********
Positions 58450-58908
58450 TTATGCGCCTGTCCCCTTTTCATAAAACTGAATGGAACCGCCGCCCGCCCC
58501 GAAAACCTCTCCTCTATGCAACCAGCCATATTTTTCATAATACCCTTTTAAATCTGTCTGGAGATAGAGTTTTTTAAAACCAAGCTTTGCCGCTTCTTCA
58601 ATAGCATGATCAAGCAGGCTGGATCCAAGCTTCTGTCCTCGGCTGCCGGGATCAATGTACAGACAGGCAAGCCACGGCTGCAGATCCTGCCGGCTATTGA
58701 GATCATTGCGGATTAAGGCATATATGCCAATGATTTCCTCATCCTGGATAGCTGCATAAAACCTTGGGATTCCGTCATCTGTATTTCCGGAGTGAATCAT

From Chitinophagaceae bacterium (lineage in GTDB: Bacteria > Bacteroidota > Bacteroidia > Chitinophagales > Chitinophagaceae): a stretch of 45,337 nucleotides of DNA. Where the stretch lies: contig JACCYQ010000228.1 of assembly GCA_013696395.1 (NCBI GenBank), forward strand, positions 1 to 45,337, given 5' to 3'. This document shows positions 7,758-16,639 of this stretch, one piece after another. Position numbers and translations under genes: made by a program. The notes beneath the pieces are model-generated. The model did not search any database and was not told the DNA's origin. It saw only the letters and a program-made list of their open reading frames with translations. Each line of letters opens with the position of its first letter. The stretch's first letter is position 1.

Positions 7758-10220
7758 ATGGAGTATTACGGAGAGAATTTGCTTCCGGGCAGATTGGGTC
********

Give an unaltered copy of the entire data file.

Positions 58450-58908
58450 TTATGCGCCTGTCCCCTTTTCATAAAACTGAATGGAACCGCCGCCCGCCCC
58501 GAAAACCTCTCCTCTATGCAACCAGCCATATTTTTCATAATACCCTTTTAAATCTGTCTGGAGATAGAGTTTTTTAAAACCAAGCTTTGCCGCTTCTTCA
58601 ATAGCATGATCAAGCAGGCTGGATCCAAGCTTCTGTCCTCGGCTGCCGGGATCAATGTACAGACAGGCAAGCCACGGCTGCAGATCCTGCCGGCTATTGA
58701 GATCATTGCGGATTAAGGCATATATGCCAATGATTTCCTCATCCTGGATAGCTGCATAAAACCTTGGGATTCCGTCATCTGTATTTCCGGAGTGAATCAT

From Chitinophagaceae bacterium (lineage in GTDB: Bacteria > Bacteroidota > Bacteroidia > Chitinophagales > Chitinophagaceae): a stretch of 45,337 nucleotides of DNA. Where the stretch lies: contig JACCYQ010000228.1 of assembly GCA_013696395.1 (NCBI GenBank), forward strand, positions 1 to 45,337, given 5' to 3'. This document shows positions 7,758-16,639 of this stretch, one piece after another. Position numbers and translations under genes: made by a program. The notes beneath the pieces are model-generated. The model did not search any database and was not told the DNA's origin. It saw only the letters and a program-made list of their open reading frames with translations. Each line of letters opens with the position of its first letter. The stretch's first letter is position 1.

Positions 7758-10220
7758 ATGGAGTATTACGGAGAGAATTTGCTTCCGGGCAGATTGGGTC